China-Based Milk-V has announced three separate RISC-V development boards targeting different types of development. From the miniATX-sized Pioneer motherboard down through the Pi 3B form factor Mars board, to the miniature Duo - a pico-sized mini-computer - they've cast a wide net.
Milk-V (sometimes written as MilkV in their copy) is yet to release these boards (though the Duo is available in mainland China), but the specs look impressive. We look over all the specs and potential audiences for all three boards in this week's Electromaker Show:
So, what makes these boards special? Let's start with the Milk-V Pioneer.
Milk-V Pioneer: A Fully Open Source Computer
Milk-V Pioneer is a developer motherboard that enables native RISC-V development and provides a RISC-V desktop experience. Powered by the SOPHON SG2042 chip, this mATX form factor motherboard offers a 64-core RISC-V CPU with a maximum frequency of 2GHz. It boasts features like 64KB L1 cache, 1MB/cluster L2 cache, and a 64MB system cache. The Pioneer Board includes PC-like interfaces and industrial compatibility (thanks to RJ45 and JTAG ports), making it an ideal choice for RISC-V developers and hardware enthusiasts seeking cutting-edge technology.
While it isn't going toe to tow with your custom gaming PC build, the hardware specifications of the Pioneer Board are impressive, including 4 DDR4 DIMM slots supporting up to 128GB RAM, 3 PCIe x16 slots, 5 SATA ports, 8 USB3 ports, and multiple M.2 slots. Additionally, it offers dual 2.5G RJ45 Ethernet ports, JTAG debug ports, a micro USB debug console, and various other connectivity options.
Milk-V offers the board with CPU stand-alone - price TBC - but they will also provide a pre-built option in a travel case. The Pioneer Box is a complete RISC-V PC solution based on the Pioneer Board, bundled with 32GB or 128GB 3200 DDR4 RAM, a 1TB PCIe 3.0 SSD, an Intel X520-DA2 Network Card with 2x 10Gbps SFP ports, an AMD R5 230 Graphic Card, an MSI A350 350W Power Supply, and a cooler with PWM fan.
Currently, there's no price for the board or box, but there is a (pre-launch at the time of writing) Crowd Supply campaign for the board where you can register interest. We'll definitely be returning to it on the Electromaker Show when it goes live.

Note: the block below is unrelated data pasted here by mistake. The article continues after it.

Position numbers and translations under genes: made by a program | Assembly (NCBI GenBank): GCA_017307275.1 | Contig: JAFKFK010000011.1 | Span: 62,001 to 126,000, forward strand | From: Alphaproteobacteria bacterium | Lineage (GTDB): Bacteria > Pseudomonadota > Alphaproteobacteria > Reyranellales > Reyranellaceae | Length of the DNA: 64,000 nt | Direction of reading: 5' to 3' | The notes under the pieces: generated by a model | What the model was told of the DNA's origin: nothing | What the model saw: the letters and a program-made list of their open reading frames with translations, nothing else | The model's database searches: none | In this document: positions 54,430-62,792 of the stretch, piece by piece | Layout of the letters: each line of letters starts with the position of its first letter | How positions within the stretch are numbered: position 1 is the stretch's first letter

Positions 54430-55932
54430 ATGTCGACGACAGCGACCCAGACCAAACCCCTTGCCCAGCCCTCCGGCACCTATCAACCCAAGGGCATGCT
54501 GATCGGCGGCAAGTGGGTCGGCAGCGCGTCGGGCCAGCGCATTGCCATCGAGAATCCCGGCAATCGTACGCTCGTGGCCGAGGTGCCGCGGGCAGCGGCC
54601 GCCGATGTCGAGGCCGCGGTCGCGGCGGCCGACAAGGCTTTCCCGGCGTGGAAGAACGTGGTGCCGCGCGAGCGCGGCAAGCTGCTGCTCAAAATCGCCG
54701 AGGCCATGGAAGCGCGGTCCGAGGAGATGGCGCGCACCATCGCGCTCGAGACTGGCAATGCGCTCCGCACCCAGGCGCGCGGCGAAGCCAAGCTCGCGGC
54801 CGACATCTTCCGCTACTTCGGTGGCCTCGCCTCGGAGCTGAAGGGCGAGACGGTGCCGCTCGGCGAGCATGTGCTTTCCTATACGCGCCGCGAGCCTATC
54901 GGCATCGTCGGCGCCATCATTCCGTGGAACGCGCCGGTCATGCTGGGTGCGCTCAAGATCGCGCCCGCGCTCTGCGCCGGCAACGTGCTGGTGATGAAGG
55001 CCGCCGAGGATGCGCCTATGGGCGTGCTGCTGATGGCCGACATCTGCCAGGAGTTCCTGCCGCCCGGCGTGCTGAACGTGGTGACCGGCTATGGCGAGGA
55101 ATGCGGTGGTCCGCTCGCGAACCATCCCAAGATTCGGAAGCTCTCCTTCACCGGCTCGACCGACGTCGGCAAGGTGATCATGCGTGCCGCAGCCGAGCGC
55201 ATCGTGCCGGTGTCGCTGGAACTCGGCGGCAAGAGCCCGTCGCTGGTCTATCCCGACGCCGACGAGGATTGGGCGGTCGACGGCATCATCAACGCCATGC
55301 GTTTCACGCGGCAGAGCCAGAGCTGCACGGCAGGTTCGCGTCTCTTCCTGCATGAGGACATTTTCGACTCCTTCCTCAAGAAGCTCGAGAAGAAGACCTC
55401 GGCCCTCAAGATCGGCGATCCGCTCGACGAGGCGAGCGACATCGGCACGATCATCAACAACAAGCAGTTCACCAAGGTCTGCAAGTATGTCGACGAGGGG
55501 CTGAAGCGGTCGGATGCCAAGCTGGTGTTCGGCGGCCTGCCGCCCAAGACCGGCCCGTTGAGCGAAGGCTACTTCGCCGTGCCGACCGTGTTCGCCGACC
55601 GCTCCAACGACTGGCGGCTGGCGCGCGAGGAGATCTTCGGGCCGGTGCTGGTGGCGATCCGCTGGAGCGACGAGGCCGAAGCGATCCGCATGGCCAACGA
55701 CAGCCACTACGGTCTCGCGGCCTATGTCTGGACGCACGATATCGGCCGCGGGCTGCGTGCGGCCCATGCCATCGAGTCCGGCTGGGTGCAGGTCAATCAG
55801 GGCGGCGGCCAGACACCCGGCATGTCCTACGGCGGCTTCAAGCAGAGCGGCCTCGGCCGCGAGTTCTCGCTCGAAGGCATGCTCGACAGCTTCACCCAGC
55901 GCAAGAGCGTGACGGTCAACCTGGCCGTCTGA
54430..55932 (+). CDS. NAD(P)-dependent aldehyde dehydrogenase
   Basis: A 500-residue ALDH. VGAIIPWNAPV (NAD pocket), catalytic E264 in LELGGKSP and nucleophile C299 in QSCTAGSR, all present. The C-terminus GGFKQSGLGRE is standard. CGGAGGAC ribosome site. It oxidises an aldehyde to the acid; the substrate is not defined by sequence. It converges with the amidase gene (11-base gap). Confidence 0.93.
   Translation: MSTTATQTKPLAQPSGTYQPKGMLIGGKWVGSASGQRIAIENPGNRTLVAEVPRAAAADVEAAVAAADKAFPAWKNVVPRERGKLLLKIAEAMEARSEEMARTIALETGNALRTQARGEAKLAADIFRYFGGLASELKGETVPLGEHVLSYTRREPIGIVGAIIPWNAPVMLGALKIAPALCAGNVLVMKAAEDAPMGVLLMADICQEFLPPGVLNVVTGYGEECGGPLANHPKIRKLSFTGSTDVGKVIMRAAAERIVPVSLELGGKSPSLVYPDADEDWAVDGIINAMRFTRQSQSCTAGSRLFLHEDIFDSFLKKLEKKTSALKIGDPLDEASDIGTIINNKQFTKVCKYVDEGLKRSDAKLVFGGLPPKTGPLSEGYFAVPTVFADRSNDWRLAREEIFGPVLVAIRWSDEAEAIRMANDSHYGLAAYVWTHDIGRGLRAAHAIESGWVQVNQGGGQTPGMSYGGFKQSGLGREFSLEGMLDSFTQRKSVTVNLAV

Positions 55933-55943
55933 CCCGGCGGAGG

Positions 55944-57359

Milk-V Mars: Pi 3 in RISC-V Clothing?
Up next is the Milk-V Mars, a Single Board Computer (SBC) with a very familiar form factor.
This familiarity goes beyond a passing resemblance. This board has been designed to fit the Raspberry Pi 3B dimensions perfectly, making all cases, heatsinks, and fans compatible with it.
In terms of hardware specifications, the SoC is equipped with the StartFive JH7110 64-bit SoC with RV64GC architecture supporting up to 8GB of LPDDR4 memory, while storage options include an eMMC slot and a Micro SD slot. The Milk-V Mars SBC supports camera connectivity with MIPI CSI, allowing for H.264 and H.265 4K@60fps decoding, as well as H.265 1080p@30fps encoding. With multiple USB ports, Gigabit Ethernet with Power over Ethernet (PoE) capability, and GPIO options, this compact board offers versatile integration possibilities. It can be powered via the USB-C port or GPIO header with a minimum 3A+ power supply.
While there's no benchmarking to be done until the board becomes available, notable hardware elements include the 3 USB 3.0 ports (if we are comparing to a Pi 3's 2), and the M.2 E-Key slot - designed for WiFi/BT connectivity, but useable for something else if desired.
Currently, Mars is not available, and there is no price attached to it, though it seems likely they will want to be somewhat competitive with other similar specced SBCs, so anywhere from $70-$100 seems like a decent bet. For more information, you can head to the official Mars page on the Milk-V website. Currently, no documentation exists for the board.
Pico Sized With Big Ambitions: Milk-V Duo
The final board in the trio is the Milk-V Duo, a remarkable seeming $9 RISC-V computer that combines low cost, low power consumption, and high performance in the familiar castellated/pinhole Raspberry Pi Pico format.
With a powerful Dual RV-64 RISC-V CPU running up to 1GHz and vector acceleration, this ultra-compact embedded development platform offers incredible potential for professionals, industrial ODMs, AIoT enthusiasts, DIY hobbyists, and creators. It comes equipped with 64MB of RAM, MicroSD support, and 40 GPIO pins, making it a versatile and capable computing solution. Also notable are 10/100GB Ethernet available via an expansion board (TBA) and an onboard MIPI CSI Dual lane camera port.
Milk-V Duo is based on the CV1800B chip and supports running both Linux and RTOS. In their product information, MilkV pegs the Duo as suitable for a wide range of applications, including smart door locks, intelligent monitoring systems, smart street lights, traffic monitoring, and pedestrian detection. The platform is designed to provide a reliable, cost-effective, and high-performance solution for various projects.
For detailed technical information, you can refer to the provided documentation, including the Duo Schematic, Mechanical Drawings, Schematic Library, and PCB Footprint.
Milk-V is Making a Splash
It's early days, but every one of these boards seems exciting for different reasons and use cases. On a personal level, the Duo grabs me as an interesting take on the MCU dev board in general, given its form factor and potential I/O and OS options.
For more information about any of the three boards, you can head to the Milk-V website, which links to everything discussed here in the top bar. There is also an online forum featuring discussions about all three boards.
For further inquiries, you can reach out to their sales, development, or customer support departments via email (linked at the bottom of their home page). Milk-V Technology also offers a Matrix Chat channel and WeChat group. Presumably, other communities will appear once the boards are available worldwide.